San Francisco Mayor London Breed touched on several key issues the city is focusing on — including bolstered efforts to crack down on crime and public drug use — during her State of the City address on Wednesday.
Breed’s address comes nearly two years after the start of the global COVID-19 pandemic, and just as the city has begun easing mask mandates in an effort to reopen the city.
During the address, Breed touched on her Tenderloin Emergency Intervention Plan, which began being implemented in late December, starting with a 90-day emergency declaration for the downtown neighborhood that allows the city to waive zoning and contracting rules to better serve people living on the streets and suffering from substance use and mental health issues.
The plan also aims to address crime, public drug use, and overdose deaths in the neighborhood, with the addition of increased police presence.
“We need law enforcement to keep people safe, to make arrests, to hold people accountable, and to support victims,” she said. “But right now, police staffing is at crisis levels, with just over 1,630 police officers. That’s over 250 fewer officers than we had three years ago, and 540 officers below what we need, according to our city’s independent analysis based on a growing population. We simply do not have the police staffing to meet the needs of a major city, especially as we welcome workers and visitors back.”
She added, “While we have more work to do, our Police Department has embraced reforms over the last five years leading to fewer use-of-force incidents and police shootings, and rapidly diversifying the Police Department so it reflects the community it serves.”
Breed said in addition to strengthening the Police Department, newly implemented programs like the Community Ambassadors Program, the Community Guardians team, and the Street Crisis Response Team aim to provide alternatives to policing.
“Let’s be the national model for reform, for alternatives, and for safety. We can do it all and we don’t have to choose,” she said.
Breed delivered her annual speech this year at Mission Rock, the southeastern waterfront site where new housing projects are underway. In total, the area and nearby sites will receive some 5,000 new market-rate homes and 2,000 affordable homes.
“(P)olice staffing is at crisis levels, with just over 1,630 police officers. … We simply do not have the police staffing to meet the needs of a major city, especially as we welcome workers and visitors back.”Mayor London Breed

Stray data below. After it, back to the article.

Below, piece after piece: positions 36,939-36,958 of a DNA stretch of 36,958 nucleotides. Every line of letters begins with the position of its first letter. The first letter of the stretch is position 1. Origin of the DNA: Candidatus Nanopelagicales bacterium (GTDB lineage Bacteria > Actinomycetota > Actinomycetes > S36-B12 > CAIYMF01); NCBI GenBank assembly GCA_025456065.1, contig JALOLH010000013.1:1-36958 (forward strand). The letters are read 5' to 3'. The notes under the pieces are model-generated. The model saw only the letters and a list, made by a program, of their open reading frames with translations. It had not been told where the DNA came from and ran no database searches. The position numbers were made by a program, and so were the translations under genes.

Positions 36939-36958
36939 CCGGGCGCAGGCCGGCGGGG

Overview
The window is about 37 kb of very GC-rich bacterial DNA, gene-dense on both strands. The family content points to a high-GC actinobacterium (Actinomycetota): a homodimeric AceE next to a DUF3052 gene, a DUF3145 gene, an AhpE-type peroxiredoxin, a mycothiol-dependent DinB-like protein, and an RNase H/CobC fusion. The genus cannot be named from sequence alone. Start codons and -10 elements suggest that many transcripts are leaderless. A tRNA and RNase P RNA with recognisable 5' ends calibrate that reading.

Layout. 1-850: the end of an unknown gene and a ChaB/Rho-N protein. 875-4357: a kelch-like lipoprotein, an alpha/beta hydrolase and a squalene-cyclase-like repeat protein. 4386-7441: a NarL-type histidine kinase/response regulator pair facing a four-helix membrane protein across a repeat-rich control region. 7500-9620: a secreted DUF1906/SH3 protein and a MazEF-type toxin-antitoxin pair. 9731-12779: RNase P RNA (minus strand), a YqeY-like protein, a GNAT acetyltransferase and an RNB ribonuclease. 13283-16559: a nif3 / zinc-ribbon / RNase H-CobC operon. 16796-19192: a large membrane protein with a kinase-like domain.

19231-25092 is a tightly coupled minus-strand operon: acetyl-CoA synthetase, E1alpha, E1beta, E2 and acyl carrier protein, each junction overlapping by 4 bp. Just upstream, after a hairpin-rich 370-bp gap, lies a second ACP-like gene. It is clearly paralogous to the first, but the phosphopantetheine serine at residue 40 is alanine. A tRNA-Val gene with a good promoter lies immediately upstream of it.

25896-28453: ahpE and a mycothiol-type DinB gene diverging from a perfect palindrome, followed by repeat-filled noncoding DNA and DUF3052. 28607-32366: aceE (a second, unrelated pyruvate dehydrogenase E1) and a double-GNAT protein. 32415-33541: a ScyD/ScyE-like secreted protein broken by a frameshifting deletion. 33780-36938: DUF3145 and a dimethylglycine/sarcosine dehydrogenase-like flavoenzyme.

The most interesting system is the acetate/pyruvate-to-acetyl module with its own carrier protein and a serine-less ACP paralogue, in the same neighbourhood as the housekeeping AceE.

“In this area, in the coming years, 7,000 homes will be built as part of just three waterfront projects alone, here at Mission Rock, at Pier 70 and at the Potrero Power Station. These will be diverse neighborhoods with new housing at all income levels,” she said. “New neighborhoods, new parks, and open spaces all along the waterfront and throughout the Dogpatch. New offices and storefronts. This doesn’t happen in a city that is dying, it happens in a city that is growing and thriving.”
According to Breed, in 2020, the city completed construction on some 4,400 new homes, and in 2021 built about 4,600 more. Breed said she is hoping to improve those numbers through a proposed ballot initiative this coming November to increase housing production.
In addition to increased housing, Breed also touted the city’s latest major transportation projects near completion, including the Van Ness Improvement Project — set to be finished next month — and the Central Subway Project, which could be unveiled later this year.
“Housing, jobs, environmental justice, investments, innovation, parks, and transportation. That’s what’s happening in San Francisco and that is the work we must do all over this city,” she said.
Breed closed her 35-minute speech on an optimistic, prideful note.
“So next time, when someone asks what’s happening in San Francisco, you tell them that … this city will rise to meet our challenges, day after day. Relentless in our effort and unyielding in our values, that’s who we are. We are San Francisco. We are loud, we are proud, we are hopeful, and we are resilient, San Francisco. So let’s tell them that.”